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Friendology: The Science of Friendship

Why do we like the people we like?

Friendships are unique relationships, but defining the relationship and its related dimensions can be a challenging task. Determining a single, fully adequate definition of friendship may be an insurmountable goal based on the wide variety of categories and life spheres in which friendships are formed throughout our lives. However, most researchers agree that friendship exists within the socio-emotional realm and that it is hallmarked by interdependence and the voluntary nature of interactions.

Friendship Themes

Although everyone may have their own individual definition of what friendship should be, a few common themes of what friendship entails were revealed in a recent study.

  1. Friendships are considered to exist when pleasure is taken in the company of another; when being with someone becomes a duty, rather than a preference, friendships begin to wane.
  2. The construct of friendship implies reciprocity and give-and-take. This is not in the sense of an immediate even exchange economic model of behavior, rather that support is expected to flow both ways as needs arise for either party.
  3. Levels of friendship commitment vary over a lifetime, depending on the energy required by family or other commitments at the time. However, many of the women believe that when crisis strikes, true friends can be counted on to offer support, regardless of any inconvenience or challenges they may face to do so.
  4. We engage in friendships on a voluntary basis and we recognize that our friends are also making the choice to engage in the relationship. This strong mutual alliance was summed up clearly by one woman in the following manner, “I feel like my circle of friends are the family I chose.”
  5. Perhaps most importantly, genuine friendships will flourish only if mutual respect exists between friends.

Who Do We Choose as a Friend?

Models of friendship show that there are two main categories of factors that influence our choice and pursuit of potential friends: individual factors and environmental factors. Individual factors include such influences as approachability, social skills, self-disclosure, similarity, and closeness. Environmental factors include influences such as proximity, geography, activities, and life events.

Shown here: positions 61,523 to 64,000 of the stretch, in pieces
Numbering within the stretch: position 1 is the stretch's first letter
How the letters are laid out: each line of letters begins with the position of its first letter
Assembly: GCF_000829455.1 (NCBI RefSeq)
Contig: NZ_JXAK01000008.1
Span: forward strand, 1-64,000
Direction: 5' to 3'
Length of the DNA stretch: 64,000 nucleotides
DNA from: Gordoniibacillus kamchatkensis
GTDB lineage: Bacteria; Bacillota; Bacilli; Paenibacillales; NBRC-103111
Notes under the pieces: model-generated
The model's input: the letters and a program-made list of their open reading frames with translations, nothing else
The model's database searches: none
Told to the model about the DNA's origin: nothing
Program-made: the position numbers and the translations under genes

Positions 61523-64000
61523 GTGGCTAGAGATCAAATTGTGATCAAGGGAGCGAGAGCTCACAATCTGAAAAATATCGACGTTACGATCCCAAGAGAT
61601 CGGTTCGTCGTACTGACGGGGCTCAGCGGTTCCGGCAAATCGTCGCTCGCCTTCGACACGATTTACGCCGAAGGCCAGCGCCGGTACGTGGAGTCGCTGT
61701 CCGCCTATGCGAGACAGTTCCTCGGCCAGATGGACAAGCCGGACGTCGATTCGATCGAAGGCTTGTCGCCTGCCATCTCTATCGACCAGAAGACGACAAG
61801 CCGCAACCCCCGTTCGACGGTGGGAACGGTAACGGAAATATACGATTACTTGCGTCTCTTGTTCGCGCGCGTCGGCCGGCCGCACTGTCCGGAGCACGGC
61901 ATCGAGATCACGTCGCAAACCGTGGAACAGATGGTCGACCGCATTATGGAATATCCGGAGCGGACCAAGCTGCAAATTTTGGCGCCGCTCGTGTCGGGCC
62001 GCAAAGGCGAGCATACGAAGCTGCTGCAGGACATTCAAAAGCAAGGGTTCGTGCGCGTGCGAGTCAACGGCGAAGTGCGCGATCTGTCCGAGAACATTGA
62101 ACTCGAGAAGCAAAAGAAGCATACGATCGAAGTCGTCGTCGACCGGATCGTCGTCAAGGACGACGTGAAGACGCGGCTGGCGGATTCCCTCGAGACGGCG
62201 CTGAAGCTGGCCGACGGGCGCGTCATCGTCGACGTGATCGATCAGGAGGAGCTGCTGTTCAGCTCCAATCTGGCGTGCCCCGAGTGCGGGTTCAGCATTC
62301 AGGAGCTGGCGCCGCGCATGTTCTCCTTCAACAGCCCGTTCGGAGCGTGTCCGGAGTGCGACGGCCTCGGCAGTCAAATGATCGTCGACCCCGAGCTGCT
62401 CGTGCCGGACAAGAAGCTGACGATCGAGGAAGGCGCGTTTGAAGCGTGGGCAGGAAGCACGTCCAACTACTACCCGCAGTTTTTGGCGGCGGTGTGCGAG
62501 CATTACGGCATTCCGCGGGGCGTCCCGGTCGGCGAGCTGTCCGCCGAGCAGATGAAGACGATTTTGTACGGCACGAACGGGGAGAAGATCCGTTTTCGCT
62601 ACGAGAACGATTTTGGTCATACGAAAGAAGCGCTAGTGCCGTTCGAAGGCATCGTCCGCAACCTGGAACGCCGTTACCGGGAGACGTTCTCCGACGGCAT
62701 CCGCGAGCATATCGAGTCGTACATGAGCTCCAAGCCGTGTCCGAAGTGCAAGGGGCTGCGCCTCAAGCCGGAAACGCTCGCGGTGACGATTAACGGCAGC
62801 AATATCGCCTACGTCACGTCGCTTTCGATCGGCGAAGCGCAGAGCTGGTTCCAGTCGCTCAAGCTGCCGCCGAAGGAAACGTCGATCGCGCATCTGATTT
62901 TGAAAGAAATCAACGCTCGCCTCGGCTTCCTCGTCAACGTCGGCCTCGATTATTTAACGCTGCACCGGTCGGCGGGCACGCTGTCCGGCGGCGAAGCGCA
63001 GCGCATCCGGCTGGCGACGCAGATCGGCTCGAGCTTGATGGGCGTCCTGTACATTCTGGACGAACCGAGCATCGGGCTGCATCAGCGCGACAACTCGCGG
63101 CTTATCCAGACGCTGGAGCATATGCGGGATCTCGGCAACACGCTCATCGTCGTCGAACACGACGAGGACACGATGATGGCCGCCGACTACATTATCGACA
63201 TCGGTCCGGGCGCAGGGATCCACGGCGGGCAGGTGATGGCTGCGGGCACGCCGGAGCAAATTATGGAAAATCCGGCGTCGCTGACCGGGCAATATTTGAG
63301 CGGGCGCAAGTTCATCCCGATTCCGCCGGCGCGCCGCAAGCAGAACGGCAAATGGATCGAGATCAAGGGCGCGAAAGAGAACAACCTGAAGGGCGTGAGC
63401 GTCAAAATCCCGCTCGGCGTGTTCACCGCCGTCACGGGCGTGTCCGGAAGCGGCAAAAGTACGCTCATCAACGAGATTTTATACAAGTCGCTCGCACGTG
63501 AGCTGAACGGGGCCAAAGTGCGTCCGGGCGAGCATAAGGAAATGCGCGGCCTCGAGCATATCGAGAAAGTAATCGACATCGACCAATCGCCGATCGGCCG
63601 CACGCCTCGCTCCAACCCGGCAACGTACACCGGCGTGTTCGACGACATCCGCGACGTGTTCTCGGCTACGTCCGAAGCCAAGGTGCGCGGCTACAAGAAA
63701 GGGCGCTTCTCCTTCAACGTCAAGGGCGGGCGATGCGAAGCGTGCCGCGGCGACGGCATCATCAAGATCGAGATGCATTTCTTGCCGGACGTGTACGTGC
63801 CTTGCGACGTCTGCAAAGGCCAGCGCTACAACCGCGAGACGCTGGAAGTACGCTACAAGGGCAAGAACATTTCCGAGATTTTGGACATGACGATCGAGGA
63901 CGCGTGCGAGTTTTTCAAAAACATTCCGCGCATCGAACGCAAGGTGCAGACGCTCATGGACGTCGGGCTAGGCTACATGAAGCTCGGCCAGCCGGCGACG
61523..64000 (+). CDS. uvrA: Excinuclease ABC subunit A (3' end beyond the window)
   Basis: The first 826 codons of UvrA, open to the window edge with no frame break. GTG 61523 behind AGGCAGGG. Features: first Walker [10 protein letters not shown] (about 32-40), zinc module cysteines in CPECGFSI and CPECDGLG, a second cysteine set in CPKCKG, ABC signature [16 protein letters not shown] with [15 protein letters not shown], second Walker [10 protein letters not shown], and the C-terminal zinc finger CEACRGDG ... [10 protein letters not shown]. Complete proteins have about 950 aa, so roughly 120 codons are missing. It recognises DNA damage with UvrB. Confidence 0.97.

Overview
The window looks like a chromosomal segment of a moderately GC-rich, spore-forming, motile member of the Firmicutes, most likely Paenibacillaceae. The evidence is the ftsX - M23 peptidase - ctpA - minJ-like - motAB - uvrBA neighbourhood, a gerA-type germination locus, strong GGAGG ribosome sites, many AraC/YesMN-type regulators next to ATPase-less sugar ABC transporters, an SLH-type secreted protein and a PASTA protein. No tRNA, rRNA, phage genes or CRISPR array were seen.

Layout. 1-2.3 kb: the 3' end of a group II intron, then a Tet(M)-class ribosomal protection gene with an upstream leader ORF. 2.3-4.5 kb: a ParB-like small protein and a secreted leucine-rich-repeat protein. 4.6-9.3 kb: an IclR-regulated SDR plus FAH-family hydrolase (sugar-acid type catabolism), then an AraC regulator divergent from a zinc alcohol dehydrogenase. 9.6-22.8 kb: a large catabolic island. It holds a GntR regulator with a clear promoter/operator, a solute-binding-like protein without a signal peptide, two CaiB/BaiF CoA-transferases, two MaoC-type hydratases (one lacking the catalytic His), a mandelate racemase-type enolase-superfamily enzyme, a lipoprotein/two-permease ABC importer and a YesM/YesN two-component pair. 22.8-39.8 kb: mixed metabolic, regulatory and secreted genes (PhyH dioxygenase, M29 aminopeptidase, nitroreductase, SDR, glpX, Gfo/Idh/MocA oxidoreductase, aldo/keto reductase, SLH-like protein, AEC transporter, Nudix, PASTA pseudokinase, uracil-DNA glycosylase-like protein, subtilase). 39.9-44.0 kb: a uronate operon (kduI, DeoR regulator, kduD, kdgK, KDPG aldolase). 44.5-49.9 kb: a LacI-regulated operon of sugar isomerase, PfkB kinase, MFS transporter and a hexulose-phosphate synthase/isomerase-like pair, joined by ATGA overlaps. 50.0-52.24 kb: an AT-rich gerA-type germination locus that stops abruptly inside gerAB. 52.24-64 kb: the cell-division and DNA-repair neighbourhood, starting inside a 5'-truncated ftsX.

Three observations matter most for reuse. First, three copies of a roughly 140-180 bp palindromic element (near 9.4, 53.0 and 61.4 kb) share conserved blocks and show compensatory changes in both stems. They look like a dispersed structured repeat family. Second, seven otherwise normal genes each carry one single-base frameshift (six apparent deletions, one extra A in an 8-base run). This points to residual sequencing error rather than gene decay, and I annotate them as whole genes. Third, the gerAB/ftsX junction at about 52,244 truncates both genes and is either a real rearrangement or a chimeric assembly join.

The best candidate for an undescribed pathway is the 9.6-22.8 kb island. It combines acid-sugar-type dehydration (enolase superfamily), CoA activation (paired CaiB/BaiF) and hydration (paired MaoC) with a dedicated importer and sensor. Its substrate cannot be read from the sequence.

Research continues to support our preferences for friends who we believe to be similar to ourselves and who have personalities that we enjoy being around; choosing friends such as these most likely decreases the possibility for interpersonal conflict.

Do "Looks" Really Matter?

Level of attractiveness also comes into play during the initial stages of friendship. Americans tend to be drawn towards beauty, and we tend to believe that attractive people are more like us in their attitudes and values, regardless of where we rank in the world of beauty or style. Researchers have explored this seemingly innate attraction to attractive people and have found out some interesting things. For one, an attractive face tends to feel familiar to us—we feel like we have already interacted with this person previously, even if we have not. This feeling of recognition may partly explain why we might be drawn initially to an attractive person—their presence may help us feel comfortable in a social situation. However, it is still unproven that attractive women actually have more friends than less attractive women. In fact, research tends to show that we pretty much choose friends who we would rank at about the same level of attractiveness that we rank ourselves—the same way we tend to choose long-term romantic partners who are similar to us in their level of attractiveness.

Social Skills Might Matter More

We also want friends with good social skills—this makes friendship development that much easier for both parties in a friendship. Not only do good social skills help facilitate a budding friendship, researchers have also found that when someone shares positive words with us, it generates feelings of familiarity.

When it comes down to it, the people we like to be around are those who make us feel good about who we are, what we believe, and what we enjoy doing. Although not every friend will meet all of those preferences all of the time, the ones who support the aspects of our identities that matter the most are the ones we are most likely to count among our collection of good friends.

More from Suzanne Degges-White Ph.D.
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More from Suzanne Degges-White Ph.D.
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